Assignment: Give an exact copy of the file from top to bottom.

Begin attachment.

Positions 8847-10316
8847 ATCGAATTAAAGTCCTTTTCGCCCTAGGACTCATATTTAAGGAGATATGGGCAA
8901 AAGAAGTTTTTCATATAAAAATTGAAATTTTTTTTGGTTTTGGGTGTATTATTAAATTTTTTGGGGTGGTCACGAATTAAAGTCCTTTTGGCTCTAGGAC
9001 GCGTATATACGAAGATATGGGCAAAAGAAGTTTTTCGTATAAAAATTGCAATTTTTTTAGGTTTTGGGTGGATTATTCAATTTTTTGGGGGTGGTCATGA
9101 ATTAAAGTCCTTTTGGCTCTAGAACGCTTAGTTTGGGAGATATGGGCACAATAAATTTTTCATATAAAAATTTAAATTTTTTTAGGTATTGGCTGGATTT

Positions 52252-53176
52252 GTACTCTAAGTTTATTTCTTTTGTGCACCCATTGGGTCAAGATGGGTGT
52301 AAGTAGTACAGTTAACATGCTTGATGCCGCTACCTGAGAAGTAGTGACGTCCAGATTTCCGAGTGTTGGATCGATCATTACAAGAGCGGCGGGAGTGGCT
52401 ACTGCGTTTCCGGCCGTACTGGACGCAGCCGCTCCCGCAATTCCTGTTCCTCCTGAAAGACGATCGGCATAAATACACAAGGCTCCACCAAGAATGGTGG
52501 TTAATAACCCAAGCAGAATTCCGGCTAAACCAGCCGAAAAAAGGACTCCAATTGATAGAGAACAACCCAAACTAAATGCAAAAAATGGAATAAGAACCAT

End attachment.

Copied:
Positions 8847-10316
8847 ATCGAATTAAAGTCCTTTTCGCCCTAGGACTCATATTTAAGGAGATATGGGCAA
8901 AAGAAGTTTTTCATATAAAAATTGAAATTTTTTTTGGTTTTGGGTGTATTATTAAATTTTTTGGGGTGGTCACGAATTAAAGTCCTTTTGGCTCTAGGAC
9001 GCGTATATACGAAGATATGGGCAAAAGAAGTTTTTCGTATAAAAATTGCAATTTTTTTAGGTTTTGGGTGGATTATTCAATTTTTTGGGGGTGGTCATGA
9101 ATTAAAGTCCTTTTGGCTCTAGAACGCTTAGTTTGGGAGATATGGGCACAATAAATTTTTCATATAAAAATTTAAATTTTTTTAGGTATTGGCTGGATTT

Positions 52252-53176
52252 GTACTCTAAGTTTATTTCTTTTGTGCACCCATTGGGTCAAGATGGGTGT
52301 AAGTAGTACAGTTAACATGCTTGATGCCGCTACCTGAGAAGTAGTGACGTCCAGATTTCCGAGTGTTGGATCGATCATTACAAGAGCGGCGGGAGTGGCT
52401 ACTGCGTTTCCGGCCGTACTGGACGCAGCCGCTCCCGCAATTCCTGTTCCTCCTGAAAGACGATCGGCATAAATACACAAGGCTCCACCAAGAATGGTGG
52501 TTAATAACCCAAGCAGAATTCCGGCTAAACCAGCCGAAAAAAGGACTCCAATTGATAGAGAACAACCCAAACTAAATGCAAAAAATGGAATAAGAACCAT